POS Technical Debt: Too Big to Fail

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POS Technical Debt: Too Big to Fail

By Joe Skorupa - 05/29/2018

It is not possible to convert the store into a gateway of innovation and digital transformation without also revolutionizing its core technology – the POS. This revolution is well underway today, however one of its byproducts is that more than two fifths of retailers say their POS does not meet their essential needs for the next two to three years.

Inspired by online shopping expectations and consumer demands, especially among younger shoppers, many retailers are pioneering the use of advanced technologies in stores, such as image-based recognition, integrating with consumer mobile apps, operating headquarters’ applications on associates’ mobile devices, and several different flavors of grab-and-go stores.

In essence, this flood of technology into the store has created a test-lab effect that has severely stressed the functioning of the central nervous system of the store – the software, hardware and peripherals that comprise the POS.

Current and Future Status of POS

Like e-commerce platforms in the online realm, POS technologies in brick-and-mortar store are always in the forefront of a retailer’s mind in terms of providing performance today and strategic planning for the future.

So, when stores become involved in a major period of transition, as is occurring today, so are the POS technologies that support them. In the RIS Targeted Research report “POS Rides the Wave of Store Innovation,” we examine the current and future state of today’s POS system.

Here are key findings from this Targeted Research report:

  • Currently, more than two fifths of retailers (43%) say their POS does not meet their essential needs or capabilities for the next two to three years. Of this group, 23% actually say it does not meet their essential needs or capabilities today.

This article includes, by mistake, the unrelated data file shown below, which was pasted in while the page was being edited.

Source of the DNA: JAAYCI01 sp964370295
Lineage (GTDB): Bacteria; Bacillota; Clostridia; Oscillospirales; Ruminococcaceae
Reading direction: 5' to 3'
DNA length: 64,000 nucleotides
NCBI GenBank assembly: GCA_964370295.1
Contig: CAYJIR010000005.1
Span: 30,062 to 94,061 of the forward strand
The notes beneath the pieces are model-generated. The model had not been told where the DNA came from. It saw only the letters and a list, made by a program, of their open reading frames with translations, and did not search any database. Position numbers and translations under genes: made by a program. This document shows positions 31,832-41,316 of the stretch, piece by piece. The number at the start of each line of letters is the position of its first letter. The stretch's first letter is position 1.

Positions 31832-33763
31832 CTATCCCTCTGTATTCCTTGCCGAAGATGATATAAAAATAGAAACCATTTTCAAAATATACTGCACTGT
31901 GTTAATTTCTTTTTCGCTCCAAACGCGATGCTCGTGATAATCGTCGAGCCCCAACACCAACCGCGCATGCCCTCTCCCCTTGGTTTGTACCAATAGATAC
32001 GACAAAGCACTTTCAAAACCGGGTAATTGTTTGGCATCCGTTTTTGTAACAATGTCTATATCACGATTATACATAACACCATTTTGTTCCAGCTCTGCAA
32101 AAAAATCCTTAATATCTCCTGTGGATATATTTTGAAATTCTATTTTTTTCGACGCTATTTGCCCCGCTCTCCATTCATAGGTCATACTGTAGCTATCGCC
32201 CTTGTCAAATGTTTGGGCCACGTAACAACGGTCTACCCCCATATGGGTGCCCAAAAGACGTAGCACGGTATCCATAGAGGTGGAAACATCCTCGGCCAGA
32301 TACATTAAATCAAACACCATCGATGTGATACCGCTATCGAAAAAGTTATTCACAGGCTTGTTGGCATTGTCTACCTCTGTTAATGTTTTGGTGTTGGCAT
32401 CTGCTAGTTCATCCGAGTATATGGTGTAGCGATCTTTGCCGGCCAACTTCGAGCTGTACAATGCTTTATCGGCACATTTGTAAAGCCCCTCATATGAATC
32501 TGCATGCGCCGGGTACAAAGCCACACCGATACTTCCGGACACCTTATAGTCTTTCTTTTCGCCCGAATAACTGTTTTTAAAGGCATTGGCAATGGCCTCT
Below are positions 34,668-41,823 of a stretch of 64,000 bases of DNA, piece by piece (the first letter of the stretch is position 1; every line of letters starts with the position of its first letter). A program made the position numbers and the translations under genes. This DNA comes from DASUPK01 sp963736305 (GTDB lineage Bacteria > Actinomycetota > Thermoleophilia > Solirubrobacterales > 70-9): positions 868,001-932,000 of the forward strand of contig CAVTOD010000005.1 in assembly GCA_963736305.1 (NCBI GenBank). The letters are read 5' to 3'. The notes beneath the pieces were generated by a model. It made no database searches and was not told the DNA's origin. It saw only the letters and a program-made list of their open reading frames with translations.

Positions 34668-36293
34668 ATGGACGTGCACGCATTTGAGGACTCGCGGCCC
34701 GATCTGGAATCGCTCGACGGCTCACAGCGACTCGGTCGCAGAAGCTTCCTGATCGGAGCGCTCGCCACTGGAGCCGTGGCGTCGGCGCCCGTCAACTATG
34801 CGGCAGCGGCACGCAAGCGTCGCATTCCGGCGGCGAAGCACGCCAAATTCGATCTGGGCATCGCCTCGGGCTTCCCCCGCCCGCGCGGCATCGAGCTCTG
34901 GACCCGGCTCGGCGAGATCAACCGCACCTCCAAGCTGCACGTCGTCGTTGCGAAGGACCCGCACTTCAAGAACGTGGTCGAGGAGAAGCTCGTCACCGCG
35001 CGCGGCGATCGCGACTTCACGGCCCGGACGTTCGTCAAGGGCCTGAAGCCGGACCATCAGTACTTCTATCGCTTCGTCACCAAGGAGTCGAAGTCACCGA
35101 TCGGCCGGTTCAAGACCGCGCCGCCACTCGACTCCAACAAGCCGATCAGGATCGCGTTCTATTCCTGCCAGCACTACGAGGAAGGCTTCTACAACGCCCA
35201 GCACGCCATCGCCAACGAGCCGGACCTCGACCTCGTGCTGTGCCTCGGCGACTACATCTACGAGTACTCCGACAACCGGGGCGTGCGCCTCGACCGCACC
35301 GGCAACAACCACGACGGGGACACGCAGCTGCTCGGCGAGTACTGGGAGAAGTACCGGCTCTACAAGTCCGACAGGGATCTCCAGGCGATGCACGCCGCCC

• The technology deficit numbers are borne out when we look at POS upgrade investment plans. More than a third of retailers (34%) say they plan to upgrade their POS software within the next 12 months and the largest group of these (21%) say their upgrade will take place within the next six months.
  • Similarly high numbers are recorded by retailers for planning to upgrade their POS terminals and especially their peripherals, where 42% say they plan an upgrade within the next 12 months.
  • Topping the list of POS functions/capabilities not currently in stores but planned for deployment within 12 months is integrating with a consumer mobile app, which was chosen by 37%. Two other functions/capabilities also high on this list are connecting to non-transactional applications (26%) and connecting to the public web (29%).
  • When we expand the horizon to a two-year time frame, we find two key POS functions/capabilities emerge on retailer priority lists: operating on an associate’s mobile device (23%) and image-based recognition (19%).
  • According to study data, the cost of installing each complete checkout station (including software, terminals and peripherals) is $3,000. The cost for maintaining each complete checkout station per year is $1,100.
  • This means that for the average retailer respondent in this study the cost of installing and maintaining complete POS checkout systems for three years is $2.6 million. Of this figure, $1.2 million is for installation and $1.4 million is for three years’ worth of maintenance to keep them running.
  • As retailers look ahead to the next three years, the top checkout technology they are most interested in testing is a mobile app for scanning and paying on a shopper’s own phone, chosen by 47%. Second on the list is grab-and-go capability (27%). These are followed by store-supplied scanners for checkout (23%), voice-command ID for check-in/checkout (23%), and facial recognition or bio ID for check-in/checkout (23%).

As noted, one of the major findings in the study shows that more than two fifths of retailers say their POS does not meet their essential needs for the next two to three years. The risk for these retailers is clear – an inability to make important modifications in their stores to remain competitive in a fast-moving marketplace.

In the current age of innovation, retailers must find a way to meet rising customer expectations and match what is occurring in the competitive landscape. The race will be won by those who resolve their POS technology deficits and invest in systems that enable them to re-engage shoppers and reinvent the shopping experience in their stores.

Click here for a free download of this report with a complete set of charts and analysis.

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